New law requires defibrillators in large public gathering spots
STATE HOUSE – Public places in Rhode Island capable of holding 300 or more people will soon be required to have an automated external defibrillator and qualified person to administer it under legislation approved by the General Assembly Sept. 19 and signed into law yesterday.
The bill (2017-S 0777, 2017-H 6308) was sponsored by Senate Majority Whip Maryellen Goodwin and Rep. David E. Bennett.
An Automated External Defibrillator (AED) analyzes a person’s heartbeat and, if necessary, delivers an electrical shock to the heart to re-establish an effective rhythm.
“Defibrillators save lives,” said Senator Goodwin (D-Dist. 1, Providence). “They are safe, relatively inexpensive and easy to use, providing users automated guidance to help them use them effectively while waiting for emergency responders to arrive. Keeping them handy where big crowds gather greatly serves public health in Rhode Island, and could very well mean the difference between a tragedy and a life that is saved.”
Said Representative Bennett (D-Dist. 20, Warwick, Cranston), who is a registered nurse, “Every minute counts when someone is suffering cardiac arrest, and having a defibrillator on site means the victim’s heart can be restarted right away, as opposed to having to wait until an ambulance can get there. Making sure large public places have defibrillators is a way we can provide greater protection to the public in Rhode Island, where cardiac arrest claims more than 1,000 lives each year.”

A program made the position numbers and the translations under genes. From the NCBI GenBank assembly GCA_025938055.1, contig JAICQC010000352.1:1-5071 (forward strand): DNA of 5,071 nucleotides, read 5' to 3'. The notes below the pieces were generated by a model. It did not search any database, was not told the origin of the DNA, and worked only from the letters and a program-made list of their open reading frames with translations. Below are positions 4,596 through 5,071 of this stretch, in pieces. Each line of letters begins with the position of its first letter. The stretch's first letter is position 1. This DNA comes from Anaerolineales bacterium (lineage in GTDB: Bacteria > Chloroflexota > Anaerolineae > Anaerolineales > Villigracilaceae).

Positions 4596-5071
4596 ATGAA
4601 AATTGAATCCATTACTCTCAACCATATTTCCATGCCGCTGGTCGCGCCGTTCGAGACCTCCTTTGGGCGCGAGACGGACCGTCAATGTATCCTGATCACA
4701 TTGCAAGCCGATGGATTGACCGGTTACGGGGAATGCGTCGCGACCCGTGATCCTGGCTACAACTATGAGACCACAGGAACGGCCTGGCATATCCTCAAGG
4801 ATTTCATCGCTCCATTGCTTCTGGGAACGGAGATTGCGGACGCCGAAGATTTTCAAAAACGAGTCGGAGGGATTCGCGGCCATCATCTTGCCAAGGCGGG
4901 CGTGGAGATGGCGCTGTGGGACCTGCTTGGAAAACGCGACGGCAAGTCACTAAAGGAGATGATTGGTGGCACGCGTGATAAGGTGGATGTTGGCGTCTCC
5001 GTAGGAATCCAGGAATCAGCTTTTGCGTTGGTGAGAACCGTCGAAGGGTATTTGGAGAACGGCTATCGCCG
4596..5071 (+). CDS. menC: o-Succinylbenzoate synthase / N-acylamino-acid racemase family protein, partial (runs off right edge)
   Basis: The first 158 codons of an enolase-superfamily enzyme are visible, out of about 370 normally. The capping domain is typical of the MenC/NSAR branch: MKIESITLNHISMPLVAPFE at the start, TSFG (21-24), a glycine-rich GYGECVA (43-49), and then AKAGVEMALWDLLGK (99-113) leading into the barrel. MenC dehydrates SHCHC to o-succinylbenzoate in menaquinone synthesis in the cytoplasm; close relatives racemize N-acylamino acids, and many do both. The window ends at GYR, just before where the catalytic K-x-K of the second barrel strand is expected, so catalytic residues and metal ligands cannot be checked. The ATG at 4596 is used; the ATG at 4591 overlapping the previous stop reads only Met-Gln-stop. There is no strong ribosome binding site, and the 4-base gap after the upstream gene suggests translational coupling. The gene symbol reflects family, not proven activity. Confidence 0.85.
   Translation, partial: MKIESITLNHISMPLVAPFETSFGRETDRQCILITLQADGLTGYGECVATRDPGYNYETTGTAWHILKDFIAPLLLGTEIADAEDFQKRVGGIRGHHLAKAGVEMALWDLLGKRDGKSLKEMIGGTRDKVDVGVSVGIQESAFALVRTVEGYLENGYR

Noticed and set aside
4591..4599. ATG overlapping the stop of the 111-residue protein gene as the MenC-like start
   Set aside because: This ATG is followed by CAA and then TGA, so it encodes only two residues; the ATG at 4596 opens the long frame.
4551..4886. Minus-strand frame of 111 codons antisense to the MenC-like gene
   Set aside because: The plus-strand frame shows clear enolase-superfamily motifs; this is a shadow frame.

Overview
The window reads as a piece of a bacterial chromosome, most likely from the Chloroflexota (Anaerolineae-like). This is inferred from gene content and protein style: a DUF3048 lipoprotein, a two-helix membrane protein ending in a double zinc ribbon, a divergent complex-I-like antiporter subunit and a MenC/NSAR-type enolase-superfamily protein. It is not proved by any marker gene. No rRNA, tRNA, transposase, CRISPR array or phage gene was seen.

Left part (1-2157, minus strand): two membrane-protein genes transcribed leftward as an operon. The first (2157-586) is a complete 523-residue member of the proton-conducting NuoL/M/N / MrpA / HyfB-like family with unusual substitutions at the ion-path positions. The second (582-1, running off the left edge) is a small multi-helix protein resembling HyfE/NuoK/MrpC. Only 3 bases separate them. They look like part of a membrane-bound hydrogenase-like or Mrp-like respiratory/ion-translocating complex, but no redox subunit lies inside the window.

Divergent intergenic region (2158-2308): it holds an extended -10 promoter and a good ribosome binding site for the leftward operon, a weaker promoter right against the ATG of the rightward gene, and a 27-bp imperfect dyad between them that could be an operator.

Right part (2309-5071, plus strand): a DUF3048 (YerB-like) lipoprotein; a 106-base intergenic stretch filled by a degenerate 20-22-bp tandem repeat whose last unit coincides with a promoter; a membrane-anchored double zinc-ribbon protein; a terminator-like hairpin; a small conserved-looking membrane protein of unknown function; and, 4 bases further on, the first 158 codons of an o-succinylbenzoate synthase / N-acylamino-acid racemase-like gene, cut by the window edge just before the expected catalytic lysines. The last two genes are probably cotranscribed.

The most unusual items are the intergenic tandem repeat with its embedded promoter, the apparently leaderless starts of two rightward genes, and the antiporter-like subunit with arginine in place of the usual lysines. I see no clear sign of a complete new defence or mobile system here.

The bill takes effect immediately, although the requirement will not be effective until the Department of Health issues related regulations.
The sponsors added that grants to purchase the devices can often be obtained through organizations or government programs.
About 325,000 Americans suffer sudden cardiac arrest each year. If defibrillation is performed within five to seven minutes of cardiac arrest, chances of survival are increased by 49 percent. Every minute that goes by without defibrillation reduces the chance of survival by 7 to 10 percent.
According to the American Red Cross, improved training and access to AEDs could save 50,000 lives each year. The Red Cross supports efforts to ensure that all Americans are within four minutes of an AED and someone trained to use it.
Last year, the General Assembly enacted a law requiring AEDs at all middle and high schools in the state.
For more information, contact:
Meredyth R. Whitty, Publicist
State House Room 20
Providence, RI 02903